Power corporations in Haryana are in dire straits. They have ‘surplus’ power, but are hampered by constraints in the supply system. The state’s own generation capacity remains idle for months and excess power is sold to other states at a loss. The financial losses are mounting due to high line losses. Worse, power tariffs and subsidy are also climbing. HT Assistant Editor Navneet Sharma talks to Haryana Electricity Regulatory Commission director, tariff, Sanjay Varma, who has studied the sector over the past 15 years to understand its complexities, shortcomings of discoms and the way forward for the new government.
What ails the power sector in Haryana?
Power sector is a heady cocktail of social, economic and realpolitik. The rigours of market forces that ensure commercial viability often get sidestepped in the name of consumers’ ability to pay and cushioning of tariff shock. As a result, three distinct consumer categories - consumers subsidised substantially by the state, subsidising consumers and cross-subsidised ones – have been created with tariff distortions, triggering distorted consumption pattern and affecting revenue maximisation. Though the state created separate entities in 1998-99 for generation, transmission and distribution with clean balance sheets, it is facing these difficulties.
What led to this mess?
As not enough attention was paid to distribution, the losses kept mounting for discoms creating cash-flow bottlenecks at transmission and generation end also. The commercial losses including theft, pilferage etc went unchecked, but not much investment was made in a targeted manner to improve the operational efficiency and quality of service of discoms. Massive generation capacities were added through long-term power purchase agreements without commensurate augmentation of T&D system and promoting load growth, including time of use tariff. Despite unmet demand, a surplus scenario emerged, leading to backing down of the generation capacities of HPGCL created by way of funding from taxpayers’ money. Cost of assets, especially the old plants at Panipat, has been recovered from the consumers through tariff. Despite the fact that they can still generate at a good planned load factor (PLF), albeit at somewhat higher fuel cost, these plants have now become sunk cost for the state.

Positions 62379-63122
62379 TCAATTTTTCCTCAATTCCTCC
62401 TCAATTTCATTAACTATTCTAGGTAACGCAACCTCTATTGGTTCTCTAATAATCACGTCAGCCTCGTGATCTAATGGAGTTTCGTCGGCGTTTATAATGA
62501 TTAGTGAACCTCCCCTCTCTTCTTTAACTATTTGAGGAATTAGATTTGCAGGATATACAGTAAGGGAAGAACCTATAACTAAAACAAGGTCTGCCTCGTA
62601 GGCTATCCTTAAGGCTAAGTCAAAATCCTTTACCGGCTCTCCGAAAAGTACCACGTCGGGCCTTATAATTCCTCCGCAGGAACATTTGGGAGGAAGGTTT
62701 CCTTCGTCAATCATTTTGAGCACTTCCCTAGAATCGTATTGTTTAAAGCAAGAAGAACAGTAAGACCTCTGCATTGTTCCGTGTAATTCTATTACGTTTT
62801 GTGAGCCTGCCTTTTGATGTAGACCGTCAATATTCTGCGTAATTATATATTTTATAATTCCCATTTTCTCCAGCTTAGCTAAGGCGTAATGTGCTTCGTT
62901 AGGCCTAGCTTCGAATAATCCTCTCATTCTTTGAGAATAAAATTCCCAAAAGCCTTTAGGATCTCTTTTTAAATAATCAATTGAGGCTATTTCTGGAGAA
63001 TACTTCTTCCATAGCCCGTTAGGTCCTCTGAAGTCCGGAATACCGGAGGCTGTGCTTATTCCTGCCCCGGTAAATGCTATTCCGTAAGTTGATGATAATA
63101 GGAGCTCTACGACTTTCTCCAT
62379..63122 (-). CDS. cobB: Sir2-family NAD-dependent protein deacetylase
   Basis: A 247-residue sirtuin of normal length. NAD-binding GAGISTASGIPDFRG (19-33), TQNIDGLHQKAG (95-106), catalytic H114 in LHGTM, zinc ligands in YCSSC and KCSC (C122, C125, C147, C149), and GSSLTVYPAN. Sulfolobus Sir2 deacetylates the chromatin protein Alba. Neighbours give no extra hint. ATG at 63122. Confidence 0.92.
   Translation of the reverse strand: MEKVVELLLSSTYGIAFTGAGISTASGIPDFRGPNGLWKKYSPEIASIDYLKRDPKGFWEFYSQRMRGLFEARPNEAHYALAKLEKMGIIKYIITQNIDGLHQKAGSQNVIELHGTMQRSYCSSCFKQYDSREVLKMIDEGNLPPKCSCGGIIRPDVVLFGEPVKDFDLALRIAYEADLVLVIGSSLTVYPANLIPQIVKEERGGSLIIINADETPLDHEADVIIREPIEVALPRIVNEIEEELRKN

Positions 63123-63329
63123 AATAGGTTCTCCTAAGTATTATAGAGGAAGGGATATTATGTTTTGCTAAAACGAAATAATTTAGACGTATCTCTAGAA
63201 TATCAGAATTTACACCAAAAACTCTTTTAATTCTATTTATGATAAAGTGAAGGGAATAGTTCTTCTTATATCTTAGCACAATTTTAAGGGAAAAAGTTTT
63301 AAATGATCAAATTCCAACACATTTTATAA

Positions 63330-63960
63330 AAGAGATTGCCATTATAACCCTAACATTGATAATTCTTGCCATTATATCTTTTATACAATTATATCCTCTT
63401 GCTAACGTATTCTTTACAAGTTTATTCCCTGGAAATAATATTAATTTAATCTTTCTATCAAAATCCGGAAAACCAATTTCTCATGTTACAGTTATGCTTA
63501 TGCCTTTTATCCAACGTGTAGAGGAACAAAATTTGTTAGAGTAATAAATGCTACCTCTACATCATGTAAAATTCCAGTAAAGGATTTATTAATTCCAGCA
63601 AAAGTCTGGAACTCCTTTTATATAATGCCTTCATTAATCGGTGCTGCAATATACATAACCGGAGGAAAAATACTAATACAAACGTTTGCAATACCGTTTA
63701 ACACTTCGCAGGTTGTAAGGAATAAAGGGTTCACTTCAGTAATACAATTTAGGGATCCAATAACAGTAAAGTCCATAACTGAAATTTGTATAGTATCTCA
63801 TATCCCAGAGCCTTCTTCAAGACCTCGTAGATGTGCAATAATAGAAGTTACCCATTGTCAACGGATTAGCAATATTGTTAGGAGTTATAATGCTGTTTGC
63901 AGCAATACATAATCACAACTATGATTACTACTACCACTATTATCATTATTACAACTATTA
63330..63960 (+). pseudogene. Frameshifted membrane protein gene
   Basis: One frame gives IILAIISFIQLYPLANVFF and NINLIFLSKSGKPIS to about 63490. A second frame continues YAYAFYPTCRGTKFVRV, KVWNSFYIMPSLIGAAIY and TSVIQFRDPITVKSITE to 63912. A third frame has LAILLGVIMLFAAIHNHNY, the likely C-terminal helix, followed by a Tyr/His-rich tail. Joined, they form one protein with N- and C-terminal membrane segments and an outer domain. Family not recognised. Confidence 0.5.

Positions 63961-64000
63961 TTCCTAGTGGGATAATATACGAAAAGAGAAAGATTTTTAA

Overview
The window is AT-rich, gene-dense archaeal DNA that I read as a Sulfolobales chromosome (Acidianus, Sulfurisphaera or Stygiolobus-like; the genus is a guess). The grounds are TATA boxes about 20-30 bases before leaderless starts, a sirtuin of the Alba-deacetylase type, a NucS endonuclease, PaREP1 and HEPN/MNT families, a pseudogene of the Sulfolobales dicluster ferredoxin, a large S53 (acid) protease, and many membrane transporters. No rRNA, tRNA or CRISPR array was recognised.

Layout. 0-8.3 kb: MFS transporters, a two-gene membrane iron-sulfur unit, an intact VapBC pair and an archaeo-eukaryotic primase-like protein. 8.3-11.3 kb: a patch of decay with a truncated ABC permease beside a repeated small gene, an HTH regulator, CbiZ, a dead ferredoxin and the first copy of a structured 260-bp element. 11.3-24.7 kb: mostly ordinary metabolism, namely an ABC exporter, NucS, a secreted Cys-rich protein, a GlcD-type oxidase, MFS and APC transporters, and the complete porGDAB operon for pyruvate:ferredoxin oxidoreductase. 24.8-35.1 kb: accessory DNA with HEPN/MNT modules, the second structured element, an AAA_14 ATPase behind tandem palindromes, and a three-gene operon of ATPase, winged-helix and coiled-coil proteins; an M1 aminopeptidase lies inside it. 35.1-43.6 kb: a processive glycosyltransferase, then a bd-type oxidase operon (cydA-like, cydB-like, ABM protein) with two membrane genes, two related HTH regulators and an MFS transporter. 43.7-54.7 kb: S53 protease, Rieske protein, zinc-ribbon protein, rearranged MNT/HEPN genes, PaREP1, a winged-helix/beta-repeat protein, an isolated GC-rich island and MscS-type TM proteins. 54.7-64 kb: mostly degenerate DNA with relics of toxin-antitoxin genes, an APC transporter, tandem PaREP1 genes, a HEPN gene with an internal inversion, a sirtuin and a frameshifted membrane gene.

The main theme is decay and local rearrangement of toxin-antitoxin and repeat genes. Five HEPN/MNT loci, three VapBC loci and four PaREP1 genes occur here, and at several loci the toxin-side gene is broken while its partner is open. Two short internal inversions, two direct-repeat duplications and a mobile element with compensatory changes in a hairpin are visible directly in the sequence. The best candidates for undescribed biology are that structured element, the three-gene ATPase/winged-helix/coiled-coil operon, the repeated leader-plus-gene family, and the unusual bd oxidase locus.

How would you describe the financial health of discoms?
Given the eroded equity, mounting losses and negative cash flow, the financial health of discoms cannot be said to be good. They got a breather under the ‘Financial Restructuring Programme’ wherein financial institutions and banks resumed extending working capital loans, but this will not continue forever. Discoms need to achieve financial turnaround by abandoning the business-as-usual approach, proactively trading surplus power and reducing their power purchase cost.
What could be done to improve power distribution?
To begin with, the need is to make the system efficient. There are hundreds of feeders with line losses above 50%. The discoms need to cut these losses, accurately bill the energy supplied and improve revenue recovery of its billed sale of power. Also, it is possible that consumers on such feeders are given minimum power supply. There is a need to introduce franchise model successfully experimented elsewhere in the country. Last but not the least, technological solutions such as AMR and demand side measures are required.
Despite unmet demand and power cuts, why the discoms sell power to other states?
There is no base-load shortage in Haryana, but there could be peaking shortages due to system constraints rather than non-availability of power. A lot of HPGCL’s power plants remain ‘boxed up’ for a prolonged period. As northern grid is surplus, Haryana has to under-draw power or sell the same on the power exchange or by way of bilateral agreements. The under-drawn power or sale fetches it less than the average cost of power purchase. To put this in a larger perspective, India is the world’s 3rd largest producer of electricity with generation capacity of 258.7 giga watt (GW). While 180 GW of this was available last year, the quantum of power dispatched was only 140 GW. The problem is not shortage of generation capacity, but ‘entitlement’ because most discoms including private ones are incurring huge losses. Their capacity to pay for power is limited due to the gap in their cost of supply and tariff.
Who foots the bill for loss incurred on sale of ‘surplus power’?
The surplus scenario in Haryana is likely to continue for some more time. Till the time the discoms are able to trade surplus power in a judicious manner by developing a robust demand forecast model and knowing, at all times, the cost of power available to them, they are bound to incur losses in disposing of such power on a short-term basis. These losses are not a pass through. The consumers are not directly or immediately burdened, but the financial burden comes back to them sooner or later. This happened when debt restructuring (loans taken to fund the losses) took place twice in the past 10 years.
After unbundling of the HSEB in 1999, how has the state fared on second-generation reforms?
Successive governments have helped the power utilities to the extent allowed by their own fiscal position. This has come in the form of rural electrification subsidy, equity and debt contributions, but the potential of these investments has not materialised to the extent desired. Therefore, despite 15 years of regulatory reforms, the power sector in Haryana is still struggling to achieve financial viability and live up to the expectations of the consumers.